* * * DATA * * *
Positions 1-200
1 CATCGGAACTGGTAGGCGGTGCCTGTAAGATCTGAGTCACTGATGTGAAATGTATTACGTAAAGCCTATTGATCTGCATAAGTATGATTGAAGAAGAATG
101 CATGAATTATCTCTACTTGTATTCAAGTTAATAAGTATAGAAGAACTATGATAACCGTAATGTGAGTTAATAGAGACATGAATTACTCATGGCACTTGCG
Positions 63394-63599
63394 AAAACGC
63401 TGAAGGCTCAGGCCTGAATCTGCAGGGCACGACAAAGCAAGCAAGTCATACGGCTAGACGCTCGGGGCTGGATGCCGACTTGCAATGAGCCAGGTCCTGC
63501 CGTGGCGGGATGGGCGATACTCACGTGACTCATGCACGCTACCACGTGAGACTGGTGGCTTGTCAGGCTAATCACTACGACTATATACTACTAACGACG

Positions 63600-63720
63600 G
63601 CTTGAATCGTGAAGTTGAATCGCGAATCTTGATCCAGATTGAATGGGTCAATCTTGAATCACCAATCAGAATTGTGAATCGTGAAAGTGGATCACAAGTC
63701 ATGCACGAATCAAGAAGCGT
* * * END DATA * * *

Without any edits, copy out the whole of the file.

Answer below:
Positions 1-200
1 CATCGGAACTGGTAGGCGGTGCCTGTAAGATCTGAGTCACTGATGTGAAATGTATTACGTAAAGCCTATTGATCTGCATAAGTATGATTGAAGAAGAATG
101 CATGAATTATCTCTACTTGTATTCAAGTTAATAAGTATAGAAGAACTATGATAACCGTAATGTGAGTTAATAGAGACATGAATTACTCATGGCACTTGCG
Positions 63394-63599
63394 AAAACGC
63401 TGAAGGCTCAGGCCTGAATCTGCAGGGCACGACAAAGCAAGCAAGTCATACGGCTAGACGCTCGGGGCTGGATGCCGACTTGCAATGAGCCAGGTCCTGC
63501 CGTGGCGGGATGGGCGATACTCACGTGACTCATGCACGCTACCACGTGAGACTGGTGGCTTGTCAGGCTAATCACTACGACTATATACTACTAACGACG

Positions 63600-63720
63600 G
63601 CTTGAATCGTGAAGTTGAATCGCGAATCTTGATCCAGATTGAATGGGTCAATCTTGAATCACCAATCAGAATTGTGAATCGTGAAAGTGGATCACAAGTC
63701 ATGCACGAATCAAGAAGCGT